Four months after surviving a recall campaign, the Holy Cross City Council is facing fines from the state of Alaska for failing to make mandatory financial disclosures on time.
The tiny Alaska Native village previously paid the state more than $37,000 in civil penalties this summer for failing to provide worker's compensation insurance for city employees for more than two years.
The village would have paid a premium of about $3,258 to stay in compliance for the 868 days the insurance had lapsed. Holy Cross came into compliance on March 23 -- 220 days after being notified of the lapse by the state Division of Workers Compensation, state documents say.
Seven council members have issued a late appeal with the Alaska Public Offices Commission, asking for waiver of the financial disclosure fines that range from $250 to $450.
The appeal notice -- stating it was the second appeal due to miscommunication -- says there has been a continual change of council and administration since 2009, and "throughout this period the new council and change of city employees have not been knowledgeable of required documents the city is required to maintain on a yearly basis."
The notice was submitted Wednesday to the commission, one day after Mayor Rebecca Demientieff told The Associated Press the fines had been paid.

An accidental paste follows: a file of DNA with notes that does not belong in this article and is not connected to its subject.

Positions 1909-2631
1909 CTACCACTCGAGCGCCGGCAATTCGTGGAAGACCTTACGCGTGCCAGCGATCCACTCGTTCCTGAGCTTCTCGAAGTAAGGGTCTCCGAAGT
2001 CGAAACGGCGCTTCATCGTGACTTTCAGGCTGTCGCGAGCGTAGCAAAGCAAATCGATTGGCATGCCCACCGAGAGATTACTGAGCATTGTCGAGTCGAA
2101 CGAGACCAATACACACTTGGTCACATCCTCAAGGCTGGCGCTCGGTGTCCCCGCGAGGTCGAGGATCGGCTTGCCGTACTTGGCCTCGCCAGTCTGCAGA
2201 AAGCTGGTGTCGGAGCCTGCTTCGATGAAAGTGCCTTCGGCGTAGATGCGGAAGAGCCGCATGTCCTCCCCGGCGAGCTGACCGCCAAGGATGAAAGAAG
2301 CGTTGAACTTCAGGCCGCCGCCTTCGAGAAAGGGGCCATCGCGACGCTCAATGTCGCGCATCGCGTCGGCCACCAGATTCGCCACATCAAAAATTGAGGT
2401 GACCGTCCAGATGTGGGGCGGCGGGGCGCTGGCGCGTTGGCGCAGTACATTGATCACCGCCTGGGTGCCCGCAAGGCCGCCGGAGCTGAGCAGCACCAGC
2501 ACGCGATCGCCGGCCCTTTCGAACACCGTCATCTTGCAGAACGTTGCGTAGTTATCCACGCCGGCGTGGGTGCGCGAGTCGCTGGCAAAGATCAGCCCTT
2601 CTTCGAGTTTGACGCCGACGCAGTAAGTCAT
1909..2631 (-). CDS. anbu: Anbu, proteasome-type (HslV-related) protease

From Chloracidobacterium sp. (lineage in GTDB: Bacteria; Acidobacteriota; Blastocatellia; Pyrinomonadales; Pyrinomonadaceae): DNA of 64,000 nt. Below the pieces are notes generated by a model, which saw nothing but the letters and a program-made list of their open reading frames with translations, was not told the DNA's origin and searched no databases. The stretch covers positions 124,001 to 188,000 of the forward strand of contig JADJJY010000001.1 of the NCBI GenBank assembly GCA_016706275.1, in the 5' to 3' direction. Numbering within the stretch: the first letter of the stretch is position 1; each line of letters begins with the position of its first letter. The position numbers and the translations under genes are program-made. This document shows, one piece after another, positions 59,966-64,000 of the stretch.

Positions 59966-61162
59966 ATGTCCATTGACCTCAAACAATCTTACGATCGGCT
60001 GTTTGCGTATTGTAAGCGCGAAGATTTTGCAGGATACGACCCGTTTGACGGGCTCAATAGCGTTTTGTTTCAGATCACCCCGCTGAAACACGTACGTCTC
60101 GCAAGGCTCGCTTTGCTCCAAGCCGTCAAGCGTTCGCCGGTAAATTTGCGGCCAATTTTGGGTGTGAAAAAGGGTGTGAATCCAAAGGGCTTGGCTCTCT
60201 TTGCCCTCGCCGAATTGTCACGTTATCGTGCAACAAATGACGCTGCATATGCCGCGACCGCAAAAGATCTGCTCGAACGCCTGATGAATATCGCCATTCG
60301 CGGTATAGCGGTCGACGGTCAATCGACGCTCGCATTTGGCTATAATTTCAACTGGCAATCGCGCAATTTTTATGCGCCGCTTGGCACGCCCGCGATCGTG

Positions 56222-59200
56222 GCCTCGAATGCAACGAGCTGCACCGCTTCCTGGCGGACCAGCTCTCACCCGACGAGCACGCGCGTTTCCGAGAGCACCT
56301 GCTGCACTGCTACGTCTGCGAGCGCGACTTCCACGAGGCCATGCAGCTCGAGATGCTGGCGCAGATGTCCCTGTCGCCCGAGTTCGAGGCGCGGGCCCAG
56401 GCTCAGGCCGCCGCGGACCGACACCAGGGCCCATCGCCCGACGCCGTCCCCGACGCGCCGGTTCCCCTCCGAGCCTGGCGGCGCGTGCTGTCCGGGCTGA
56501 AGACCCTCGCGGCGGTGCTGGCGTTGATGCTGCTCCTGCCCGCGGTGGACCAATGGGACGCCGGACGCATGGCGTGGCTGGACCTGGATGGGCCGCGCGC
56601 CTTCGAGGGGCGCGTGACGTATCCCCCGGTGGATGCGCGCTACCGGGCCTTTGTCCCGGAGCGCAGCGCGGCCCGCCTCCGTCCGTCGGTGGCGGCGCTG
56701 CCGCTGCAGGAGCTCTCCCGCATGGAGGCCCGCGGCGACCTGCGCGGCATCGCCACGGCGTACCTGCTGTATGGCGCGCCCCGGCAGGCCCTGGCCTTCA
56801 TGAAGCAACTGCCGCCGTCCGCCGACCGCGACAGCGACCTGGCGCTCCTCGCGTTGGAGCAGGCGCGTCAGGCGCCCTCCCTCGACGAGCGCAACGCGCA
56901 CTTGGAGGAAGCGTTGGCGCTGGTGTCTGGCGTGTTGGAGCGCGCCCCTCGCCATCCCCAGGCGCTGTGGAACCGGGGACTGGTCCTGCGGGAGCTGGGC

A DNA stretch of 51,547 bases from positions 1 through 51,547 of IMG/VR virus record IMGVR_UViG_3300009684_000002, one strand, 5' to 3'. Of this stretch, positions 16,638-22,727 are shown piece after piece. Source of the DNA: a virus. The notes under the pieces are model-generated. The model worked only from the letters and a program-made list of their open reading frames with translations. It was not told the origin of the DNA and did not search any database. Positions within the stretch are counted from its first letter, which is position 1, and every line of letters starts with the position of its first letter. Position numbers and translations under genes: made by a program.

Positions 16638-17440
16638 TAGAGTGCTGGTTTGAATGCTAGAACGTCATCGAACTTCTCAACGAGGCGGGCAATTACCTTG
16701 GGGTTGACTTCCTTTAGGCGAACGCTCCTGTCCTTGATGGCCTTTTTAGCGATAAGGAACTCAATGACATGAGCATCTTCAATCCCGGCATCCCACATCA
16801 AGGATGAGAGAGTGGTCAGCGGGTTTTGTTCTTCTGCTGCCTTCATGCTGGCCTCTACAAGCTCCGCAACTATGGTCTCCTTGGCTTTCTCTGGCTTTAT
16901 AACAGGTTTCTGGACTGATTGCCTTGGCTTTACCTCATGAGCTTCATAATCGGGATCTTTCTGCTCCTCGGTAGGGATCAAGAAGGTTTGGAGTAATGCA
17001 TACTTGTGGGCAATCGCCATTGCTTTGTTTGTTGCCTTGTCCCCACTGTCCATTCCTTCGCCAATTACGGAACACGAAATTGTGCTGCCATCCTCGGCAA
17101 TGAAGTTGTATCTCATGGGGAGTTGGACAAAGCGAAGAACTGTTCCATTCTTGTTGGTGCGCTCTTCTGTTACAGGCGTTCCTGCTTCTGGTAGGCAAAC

Demientieff said Thursday she thought the city administrator took care of the matter. Asked if that wasn't something to be handled by the individuals cited, she declined to answer any more questions.
City Administrator Connie Walker could not be reached for comment.
Commission assistant director Jerry Anderson said his office had no record of any initial appeal. He said it was not a municipality's obligation to resolve cases when it's a person who fails to file.
In April, Demientieff and three other council members running for re-election defeated challengers who had launched a recall effort against the entire council.
The challengers alleged mishandling of multiple duties, including the lapse in financial disclosures and workers' compensation insurance, and the failure to hold regular meetings or follow through with scheduled elections.
State officials confirmed an unsuccessful attempt by council members to obtain a $600,000 state grant by submitting apparently fabricated documents -- a topic about which council members have declined to comment.
Holy Cross officials denied the recall application just before the election.
Despite losing at the polls, recall proponents believe their campaign served as a wakeup call in the community of 175. Holy Cross is located about 330 miles northwest of Anchorage.
Jeff Demientieff, one of the four recall proponents, said the council appears to be more active in their roles, posting meeting notices more regularly.
"It sounds like they need to be a little more educated," said Demientieff, whose second cousin is married to Rebecca Demientieff. "But they're learning."
Rebecca Demientieff said the council is holding regular meetings and the village has been busy with improvement projects, such as temporarily hiring five people to clean up the city equipment facility.
She doesn't believe the recall effort had to happen but conceded it might have sped up the learning curve for the council.
"I'm 29 years old," she said. "I've never been into politics before."
By RACHEL D'ORO